A delegation from Syria’s largest opposition group arrived in Geneva on Saturday to join UN-led peace talks, a day after backing down from their threat to boycott the negotiations, according to Reuters news agency.
The delegation operating under the title of the Higher Negotiation Committee (HNC), headed by former prime minister Riad Hijab, is expected to have its first meeting with the UN special envoy to Syria Staffan de Mistura on Sunday. It gathers Al-Assad’s main political and armed opponents.
“We want to show the world our seriousness in moving toward negotiations to find a political solution,” HNC spokesman Riyad Naasan Agha said.
“We are going to Geneva to put to the test the seriousness of the international community in its promises to the Syrian people and to also test the seriousness of the regime in implementing its humanitarian obligations,” he added.
The delegation stressed that there would have to be humanitarian improvements, such as the release of detainees and the prospect for aid agencies to access areas in need, to justify its continued presence in Switzerland.
Due to last for six months, the so-called proximity talks will feature delegations from the respective factions in the conflict sequestered in separate rooms with UN officials shuttling between them.
The peace talks, which mark the first time in two years that the warring sides in Syria have met in an effort to find a political solution, officially began on Friday with de Mistura meeting the delegation of the Syrian government.
During the meeting, Syrian Ambassador to the UN Bashar Al-Jaafari, reiterated Bashar Al-Assad’s government’s willingness to find a political solution to the conflict, according to Syria’s official news agency SANA.
Pressure and threats
Mohammad Bassam Imadi, a member of the Syrian National Coalition, said the success of the peace talks rely on external actors’ ability to enforce the Syrian government’s adherence to previously agreed upon UN resolutions. “These talks will only be successful if there is enough pressure and threat from the international community on Bashar Al-Assad’s regime to end the crisis and implement the UN Security Council Resolution 2254,” Imadi told Daily News Egypt.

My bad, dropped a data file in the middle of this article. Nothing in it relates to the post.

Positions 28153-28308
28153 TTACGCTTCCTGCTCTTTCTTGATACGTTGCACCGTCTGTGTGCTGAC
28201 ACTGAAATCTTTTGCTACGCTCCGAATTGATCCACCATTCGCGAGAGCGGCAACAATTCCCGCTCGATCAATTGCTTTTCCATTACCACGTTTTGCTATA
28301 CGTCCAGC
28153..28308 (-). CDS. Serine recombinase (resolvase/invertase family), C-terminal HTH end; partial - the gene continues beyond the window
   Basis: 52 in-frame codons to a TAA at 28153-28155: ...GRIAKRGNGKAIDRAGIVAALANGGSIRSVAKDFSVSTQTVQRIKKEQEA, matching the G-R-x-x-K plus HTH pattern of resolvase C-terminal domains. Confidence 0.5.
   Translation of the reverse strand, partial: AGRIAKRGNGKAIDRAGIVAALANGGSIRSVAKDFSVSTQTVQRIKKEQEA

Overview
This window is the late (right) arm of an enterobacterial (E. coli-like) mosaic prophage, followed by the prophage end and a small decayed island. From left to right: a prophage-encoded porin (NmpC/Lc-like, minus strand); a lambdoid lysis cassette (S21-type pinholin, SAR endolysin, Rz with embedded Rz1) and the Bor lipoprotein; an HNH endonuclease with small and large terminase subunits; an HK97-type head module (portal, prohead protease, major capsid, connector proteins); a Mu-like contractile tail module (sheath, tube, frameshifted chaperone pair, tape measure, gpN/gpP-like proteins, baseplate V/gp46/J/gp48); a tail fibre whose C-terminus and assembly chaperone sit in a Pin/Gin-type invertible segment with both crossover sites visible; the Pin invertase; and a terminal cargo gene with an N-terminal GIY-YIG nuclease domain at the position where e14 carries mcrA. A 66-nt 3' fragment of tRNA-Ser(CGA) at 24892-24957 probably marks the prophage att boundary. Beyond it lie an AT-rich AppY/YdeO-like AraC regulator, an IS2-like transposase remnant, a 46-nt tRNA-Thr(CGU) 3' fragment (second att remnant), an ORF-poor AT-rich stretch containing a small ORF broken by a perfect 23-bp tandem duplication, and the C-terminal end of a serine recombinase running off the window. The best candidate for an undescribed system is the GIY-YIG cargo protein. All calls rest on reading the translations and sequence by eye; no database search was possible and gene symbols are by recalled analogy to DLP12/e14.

UN Security Council Resolution 2254 scheduled the Syrian peace talks for January 2016 and endorsed a roadmap to end the Syrian conflict, with two articles calling for immediate access to humanitarian aid and an end to attacks on civilians.
“The Syrian regime is only attending the UN talks to slow the peace process and bring us [the opposition] back to square one,” Imadi said.
“If these [Geneva] talks fail, we will have to start from scratch again and will have to ask western powers to provide us with more military support,” he added.
Earlier this month, Secretary-General of the UN Ban Ki-moon urged all parties to put the interests of the Syrian population above their own.
“Children and women in particular have borne the brunt of this fighting and it is time now to see the end of the fighting and other human rights abuses that have dominated the war,” the U.N. chief said.
More than 250,000 people have died, 6.5 million have been internally displaced while 4.5 million have been registers as refugees in Egypt, Iraq, Jordan, Lebanon, Turkey, and North Africa, in almost five years of civil war in Syria, according to the latest UNHCR reports.
The International Organisation for Migration reported in mid-December that more than 1 million Syrian refugees had travelled to the European continent by land and sea.